Atrocities -- a scrapbook

I had been thinking of displaying a set of pictures at my office, about the states of human conditioning which are often not thought about or talked about (for better or for worse) by people in general.

This evening, some sanctimonious comments from a friend about visual comparisons I was making between Omran Daqneesh another friend, have motivated me to increase the priority of this project.

The source photos here are from the Internet, of course, and they will be modified prior to the final installation.

Loss of limb and general gore has been deemphasised, since you really get those in all kinds of accidents. I think what people should always remember, regardless of the time of day, is that all these things happened intentionally, as a result of hate, fear, what have you, and generally were actuated by strongly intentional people. The existence of such people and the states-of-affairs that they perpetuate must be part of the consciousness of any educated society, its children and adults alike.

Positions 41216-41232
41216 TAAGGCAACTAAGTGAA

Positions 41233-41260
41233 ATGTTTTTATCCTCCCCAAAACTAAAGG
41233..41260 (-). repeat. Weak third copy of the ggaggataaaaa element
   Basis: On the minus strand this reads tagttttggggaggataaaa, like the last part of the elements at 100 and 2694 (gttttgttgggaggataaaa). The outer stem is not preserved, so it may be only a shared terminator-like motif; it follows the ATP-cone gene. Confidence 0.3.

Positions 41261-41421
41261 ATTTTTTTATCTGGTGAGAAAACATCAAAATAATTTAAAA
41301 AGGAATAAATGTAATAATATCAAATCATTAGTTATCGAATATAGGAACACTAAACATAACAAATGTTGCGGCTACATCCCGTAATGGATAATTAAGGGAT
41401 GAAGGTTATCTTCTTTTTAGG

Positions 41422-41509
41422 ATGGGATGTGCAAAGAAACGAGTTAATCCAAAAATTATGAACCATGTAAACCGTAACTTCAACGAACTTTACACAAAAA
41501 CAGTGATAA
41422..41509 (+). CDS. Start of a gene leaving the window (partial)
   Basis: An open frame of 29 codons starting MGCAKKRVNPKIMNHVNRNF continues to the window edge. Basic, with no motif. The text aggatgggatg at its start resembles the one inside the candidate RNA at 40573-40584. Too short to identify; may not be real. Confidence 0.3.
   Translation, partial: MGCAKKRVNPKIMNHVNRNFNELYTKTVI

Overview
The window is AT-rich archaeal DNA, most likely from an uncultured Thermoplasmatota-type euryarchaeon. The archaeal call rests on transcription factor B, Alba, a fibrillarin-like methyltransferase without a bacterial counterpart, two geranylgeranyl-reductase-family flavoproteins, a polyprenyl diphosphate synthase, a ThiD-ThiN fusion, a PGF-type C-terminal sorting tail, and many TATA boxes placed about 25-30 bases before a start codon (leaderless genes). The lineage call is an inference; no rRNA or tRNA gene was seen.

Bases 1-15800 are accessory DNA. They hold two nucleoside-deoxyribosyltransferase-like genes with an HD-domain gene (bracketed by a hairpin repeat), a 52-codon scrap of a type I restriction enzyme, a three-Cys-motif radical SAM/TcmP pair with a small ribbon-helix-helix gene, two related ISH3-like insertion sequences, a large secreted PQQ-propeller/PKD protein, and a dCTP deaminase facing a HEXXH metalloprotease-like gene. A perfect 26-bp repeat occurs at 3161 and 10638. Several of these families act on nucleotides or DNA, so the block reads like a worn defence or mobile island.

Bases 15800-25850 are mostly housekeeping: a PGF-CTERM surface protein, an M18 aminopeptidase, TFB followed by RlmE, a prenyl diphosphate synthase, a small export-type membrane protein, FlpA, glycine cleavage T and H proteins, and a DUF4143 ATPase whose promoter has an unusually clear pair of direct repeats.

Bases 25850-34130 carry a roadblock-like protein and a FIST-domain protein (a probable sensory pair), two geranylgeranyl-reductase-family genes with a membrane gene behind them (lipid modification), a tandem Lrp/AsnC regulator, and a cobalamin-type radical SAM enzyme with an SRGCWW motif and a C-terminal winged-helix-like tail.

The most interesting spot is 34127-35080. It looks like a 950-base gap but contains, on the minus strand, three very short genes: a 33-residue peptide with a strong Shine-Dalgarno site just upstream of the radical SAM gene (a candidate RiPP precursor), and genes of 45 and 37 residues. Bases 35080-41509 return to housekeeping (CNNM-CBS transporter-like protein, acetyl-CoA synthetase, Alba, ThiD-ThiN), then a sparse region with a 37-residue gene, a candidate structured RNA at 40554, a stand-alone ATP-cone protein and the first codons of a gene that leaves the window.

A friend said: Jerng, your infamous picture of the Syrian kid has a back story =P

The picture of the kid (Omran Daqneesh) was taken by Mustafa al-Sarout, a journalist who is a known associate of Harakat Nour al-Din al-Zenki - one of the rebel groups in Aleppo funded and armed by the US, at least 1,000 Zenki fighters were directly on the CIA payroll.

This "moderate" US funded group last month beheaded a child and posted the video to social media. (News link in comments, but no video or images in case my account gets reported, lol. It is easy enough to find for those inclined to do so.)

Russian airstrikes are key to reclaiming territory from rebel groups like these. The likely reason for the release and public dissemination of Omran Daqneesh's picture is to drum up support towards the US forcibly ending Russia's airstrikes in Aleppo.
Basically, the US is doing what it's always done for decades - they go in, fund and arm rebels or opposition parties in order to destabilize the government, there's a list of at least 20 countries where they've already done that. (edit: look up what they did in Indonesia)

Omran's picture is just the latest tool they're using.

An observer: "And the point is?"
Me: "We are bored by the subject."

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